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E4 a mountain walk along the spine of Crete
by Richard Ellis


Looking back over Zakros

This is a fabulous start to the main walk, especially the first part from Zakros to Ziros across the high plains at about 700 to 800 m. The climb up out of Zakros on the old mule track (kalderimi) is gentle even if a bit broken and a bit overgrown in places. You pass the beautiful and remote church of Aghios Georgios set in the middle of high pastures – particularly green this year because of the wet spring.
There is a lovely monument here to those locals who died in the last war.

the monument to the fallen

Aghios Georghios church
Somewhere in the middle of Psilo Kefali there is a stock fence with a gate for E4 walkers. If you have deviated off the path at all you will need to get back on it here in order to get through this obstacle. E4 waymark poles are few and far between, but there are a few cairns at critical points. Beware – one goat path looks much like another and so does the E4 !

You then drop down into Ziros. Ziros seemed rather surprised to see a walker but nevertheless managed to provide a soft drink in the shade. I soon realised that, with no orange groves at this end of the island, getting a freshly squeezed orange juice is not as straightforward as it is in the west of the island.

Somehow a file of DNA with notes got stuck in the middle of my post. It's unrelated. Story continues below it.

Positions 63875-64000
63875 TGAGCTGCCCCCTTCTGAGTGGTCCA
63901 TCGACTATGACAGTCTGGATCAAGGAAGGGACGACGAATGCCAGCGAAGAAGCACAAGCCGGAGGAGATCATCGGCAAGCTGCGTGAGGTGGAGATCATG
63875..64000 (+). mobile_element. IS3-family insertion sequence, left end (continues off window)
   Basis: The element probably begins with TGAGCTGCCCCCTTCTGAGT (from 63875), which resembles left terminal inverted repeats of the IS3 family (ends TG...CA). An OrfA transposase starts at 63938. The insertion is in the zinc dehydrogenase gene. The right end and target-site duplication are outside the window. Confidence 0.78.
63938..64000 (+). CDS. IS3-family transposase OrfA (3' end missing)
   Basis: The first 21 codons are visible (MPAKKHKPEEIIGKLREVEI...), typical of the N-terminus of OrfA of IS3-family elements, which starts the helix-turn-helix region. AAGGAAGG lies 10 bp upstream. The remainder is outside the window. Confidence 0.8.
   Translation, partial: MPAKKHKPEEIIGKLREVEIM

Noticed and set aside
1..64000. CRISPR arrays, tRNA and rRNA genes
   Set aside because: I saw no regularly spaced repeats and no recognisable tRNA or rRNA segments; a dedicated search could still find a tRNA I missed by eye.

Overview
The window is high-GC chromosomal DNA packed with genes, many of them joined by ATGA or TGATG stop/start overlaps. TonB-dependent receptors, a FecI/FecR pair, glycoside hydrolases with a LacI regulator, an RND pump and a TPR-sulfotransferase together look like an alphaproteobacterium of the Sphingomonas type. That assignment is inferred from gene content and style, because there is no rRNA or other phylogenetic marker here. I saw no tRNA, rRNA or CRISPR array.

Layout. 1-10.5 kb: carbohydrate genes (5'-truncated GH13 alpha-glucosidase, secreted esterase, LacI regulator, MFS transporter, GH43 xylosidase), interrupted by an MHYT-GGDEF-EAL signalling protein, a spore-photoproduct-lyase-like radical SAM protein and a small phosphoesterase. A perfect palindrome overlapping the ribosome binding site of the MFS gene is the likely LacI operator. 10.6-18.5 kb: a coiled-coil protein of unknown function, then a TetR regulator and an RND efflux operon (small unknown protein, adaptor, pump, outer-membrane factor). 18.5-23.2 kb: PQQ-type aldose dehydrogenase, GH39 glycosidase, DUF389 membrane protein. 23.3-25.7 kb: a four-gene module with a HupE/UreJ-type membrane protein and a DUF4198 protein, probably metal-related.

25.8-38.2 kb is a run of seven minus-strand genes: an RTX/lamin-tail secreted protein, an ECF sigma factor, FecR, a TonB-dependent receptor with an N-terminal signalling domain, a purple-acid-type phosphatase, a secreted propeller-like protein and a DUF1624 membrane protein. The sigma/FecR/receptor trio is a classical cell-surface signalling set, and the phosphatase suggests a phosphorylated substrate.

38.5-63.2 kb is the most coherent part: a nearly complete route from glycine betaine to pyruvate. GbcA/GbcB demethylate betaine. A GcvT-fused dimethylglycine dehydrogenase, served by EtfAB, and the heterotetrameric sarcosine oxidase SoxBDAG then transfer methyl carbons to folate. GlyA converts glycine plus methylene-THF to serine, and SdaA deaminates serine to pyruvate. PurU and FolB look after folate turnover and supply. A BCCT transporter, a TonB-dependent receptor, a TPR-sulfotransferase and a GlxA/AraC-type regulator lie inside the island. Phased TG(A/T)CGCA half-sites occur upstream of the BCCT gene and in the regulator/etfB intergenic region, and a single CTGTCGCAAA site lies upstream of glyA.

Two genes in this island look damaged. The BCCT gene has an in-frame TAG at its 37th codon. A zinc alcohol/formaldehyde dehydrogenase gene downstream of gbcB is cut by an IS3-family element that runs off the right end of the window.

The road walk on to Chandras is a bit tedious, but is rewarded with an excellent opportunity for refreshment at The Lemon Tree. An English couple Anita and Mark have done up this place right on the main road into Chandras. Anita had spotted the lone walker on her way home from picking the kids up in Ziros and had sent Mark (excellent chef) off to get food in anticipation. This is not an omelette and Mythos moment, it is a perfectly cooked and presented fish with Kaiser moment (15 euros). They do rooms as well, so potentially this is also somewhere to stop for the night especially if you have started the day at Kato Zakros (28430 31066 / 6978817210).

There is an unofficial shortcut dirt road (shown on the map but not on the GPS) running northwest from Armeni which cuts out Etia and a corner of the main road, but once back on the main road it is a slog down to Vori (bypassing Papaghianades). I had earmarked somewhere round here for my first night of camping so I walked into Vori to top up with water for the night. Vori is several steps back in time – it reminded me of the Anatolian villages described by Geoffrey Eumenides in his book “Middlesex”. Anyway there is a village tap where everyone seems to get their water and I was welcome to use it.
Campsite near Vori


There are lots of olive groves either side of the track running westwards along the E4 (unmarked here) down into the valley from Vori, so I found the scruffiest - and least likely to be tended in the cool of the evening - and relaxed for the night, disturbed only by the occasional barking dog and planes going into the new airport at Siteia.





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